Whether to lock your checked luggage or not when flying, internationally or otherwise, is certainly a subject for debate. I never used to bother and never had a problem but I have heard of people that have had things stolen so now I always lock my bags.
Locking a bag does make it harder for an opportunist thief. Thieves want to get in and out quickly, without drawing attention to themselves, so anything you can do to make that more difficult for them will make your luggage less likely to be broken in to.
The truth is, even if you lock your bag, if a determined thief wants to break in to it then they will probably manage it as there is normally a weak spot in any bags (zips, hinges etc) as well as the locks themselves.
A TSA study estimates that between 2010 and 2014 more than $2.4 million worth of items were stolen from bags in US airports alone. Of these they believe 25% happened in the baggage reclaim areas.
What type of lock can I use?
You can use any type of lock to secure your checked bags. It can be a keyed padlock, a combination lock or you can use the lock actually built in to your suitcase latches, if they are fitted. However, if a security agent needs to check the contents of your bag after it has left you then they will have to cut your lock off, or break the built in lock, to gain access, destroying the lock obviously.
The answer is to fit a TSA approved luggage lock.
What are TSA approved luggage locks?
TSA approved luggage locks are generally combination locks, although sometimes they operate with a key. What makes them TSA approved is that a TSA security agent can use a master key to open the lock without breaking it should they need access to carry out an inspection. This means the bag is secure from opportunist thieves as they will not have a master key.
Why use a TSA approved lock?
Using one of these will make life easier should your bag need to be inspected after it leaves you at check-in. Your flight is less likely to be delayed if the security agent has quick access to your bag rather than having to physically break in. Also, it could save you the cost of buying a replacement if they did have to break in.
Are TSA luggage locks mandatory?
Not at all. Firstly, you have the option of not locking your baggage at all. As stated above, you can use a non-TSA approved lock but you do run the risk of it being cut off by a security agent if they need to check the contents of your checked bag.
Can TSA approved locks be used internationally?
Yes, they can be used when flying to any country. It should be remembered though that if you are traveling to/from a country that does not have the master keys then the lock may be broken off by the security agent if they need to inspect the bag.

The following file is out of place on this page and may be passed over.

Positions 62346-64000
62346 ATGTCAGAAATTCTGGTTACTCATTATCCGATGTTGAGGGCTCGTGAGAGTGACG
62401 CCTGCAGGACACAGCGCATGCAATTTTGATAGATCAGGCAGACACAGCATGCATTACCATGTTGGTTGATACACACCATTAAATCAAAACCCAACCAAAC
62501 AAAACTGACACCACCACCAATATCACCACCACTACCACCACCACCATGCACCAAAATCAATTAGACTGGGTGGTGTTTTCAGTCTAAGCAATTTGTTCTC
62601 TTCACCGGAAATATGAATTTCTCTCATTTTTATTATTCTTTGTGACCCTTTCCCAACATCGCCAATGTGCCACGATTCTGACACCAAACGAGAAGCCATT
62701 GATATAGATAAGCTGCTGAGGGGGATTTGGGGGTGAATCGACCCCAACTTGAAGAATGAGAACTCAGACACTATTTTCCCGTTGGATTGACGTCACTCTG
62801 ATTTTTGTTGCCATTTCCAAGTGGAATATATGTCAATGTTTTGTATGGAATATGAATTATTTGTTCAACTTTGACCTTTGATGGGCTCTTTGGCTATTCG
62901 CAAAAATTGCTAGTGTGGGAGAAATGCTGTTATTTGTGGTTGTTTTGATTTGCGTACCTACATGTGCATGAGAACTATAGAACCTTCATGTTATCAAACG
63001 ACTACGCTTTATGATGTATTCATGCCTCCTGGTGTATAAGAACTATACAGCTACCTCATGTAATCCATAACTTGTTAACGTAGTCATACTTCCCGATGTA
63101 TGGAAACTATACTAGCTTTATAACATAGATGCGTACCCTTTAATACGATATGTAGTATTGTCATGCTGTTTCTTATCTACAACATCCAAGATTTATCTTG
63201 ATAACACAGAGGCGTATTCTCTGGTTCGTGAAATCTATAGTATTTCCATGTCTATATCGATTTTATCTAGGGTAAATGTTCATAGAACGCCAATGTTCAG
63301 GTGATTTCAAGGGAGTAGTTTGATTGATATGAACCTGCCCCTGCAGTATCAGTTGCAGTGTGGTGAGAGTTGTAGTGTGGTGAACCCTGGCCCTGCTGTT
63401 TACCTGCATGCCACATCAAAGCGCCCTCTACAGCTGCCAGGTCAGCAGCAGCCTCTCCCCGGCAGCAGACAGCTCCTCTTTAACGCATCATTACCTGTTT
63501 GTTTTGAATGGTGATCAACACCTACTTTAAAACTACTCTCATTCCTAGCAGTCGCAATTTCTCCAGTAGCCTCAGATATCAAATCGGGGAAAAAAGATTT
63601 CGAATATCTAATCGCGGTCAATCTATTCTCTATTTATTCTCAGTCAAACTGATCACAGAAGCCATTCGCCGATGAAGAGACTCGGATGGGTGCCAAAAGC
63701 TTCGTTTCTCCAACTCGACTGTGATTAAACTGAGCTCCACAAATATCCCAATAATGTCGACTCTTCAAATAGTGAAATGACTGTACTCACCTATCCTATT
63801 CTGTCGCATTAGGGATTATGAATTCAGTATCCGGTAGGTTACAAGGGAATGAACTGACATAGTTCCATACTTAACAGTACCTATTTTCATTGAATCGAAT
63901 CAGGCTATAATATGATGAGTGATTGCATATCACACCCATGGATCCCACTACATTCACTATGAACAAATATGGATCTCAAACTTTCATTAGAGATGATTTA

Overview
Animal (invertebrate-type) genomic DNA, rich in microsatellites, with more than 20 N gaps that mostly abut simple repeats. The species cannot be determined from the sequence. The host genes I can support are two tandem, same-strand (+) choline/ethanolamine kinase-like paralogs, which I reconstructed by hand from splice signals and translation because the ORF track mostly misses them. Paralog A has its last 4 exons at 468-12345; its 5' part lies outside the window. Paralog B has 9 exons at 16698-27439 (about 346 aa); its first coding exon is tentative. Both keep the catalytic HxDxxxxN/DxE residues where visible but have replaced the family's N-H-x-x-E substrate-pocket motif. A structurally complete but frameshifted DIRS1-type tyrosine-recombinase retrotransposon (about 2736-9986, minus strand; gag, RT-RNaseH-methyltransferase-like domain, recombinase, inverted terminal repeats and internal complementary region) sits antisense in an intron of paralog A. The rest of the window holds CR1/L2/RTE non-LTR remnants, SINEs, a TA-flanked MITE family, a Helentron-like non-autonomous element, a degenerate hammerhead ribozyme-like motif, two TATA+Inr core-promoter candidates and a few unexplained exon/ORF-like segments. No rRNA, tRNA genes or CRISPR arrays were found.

What if the country I am flying to doesn’t have TSA keys?
If this is the case then the lock will be treated as any other lock and will be cut off should the need arise to inspect the bag.
Many countries now have TSA master keys and the list grows weekly. The list includes Canada, most of Europe, Japan, Australia, New Zealand, UAE, China, South Korea etc.
Which are the best TSA approved baggage locks?
There are quite a few to choose from so I would suggest you consider the following three types. The first of these I use and the other two are highly rated on Amazon.
I have been using a few of these for a while and they are easy to fit as they have flexible steel cables rather than a solid steel “shackle”, which can be awkward at times.
The dials are easy to see and set to your preferred code as well as being easy to open.
They also incorporate an inspection indicator so you know if the TSA has opened them to check your bags.
Also the TSA agent has to relock in order to remove their master key so your luggage remains secure after inspection.
If you don’t trust yourself to remember a code then these are ideal. Of course, they are not so good for those that tend to lose keys!
When you buy multiple packs all the locks can be opened with just one key, so you don’t need to take one for each lock with you or spend ages trying different keys to find the correct one for the lock.
TSA agents have to relock the padlock in order to remove their master key if they do an inspection so your luggage remains secure afterwards.
The locks use a dimple system rather than a standard tumbler system so they are far more secure.
These are a rather unique design as the cable completely comes away from the barrel when unlocked allowing the cable to be pushed through the zipper tags and then clipped back into the barrel.
They are key operated locks and multiple packs all use the same key. They are made from high strength Zinc alloy and come with a lifetime warranty.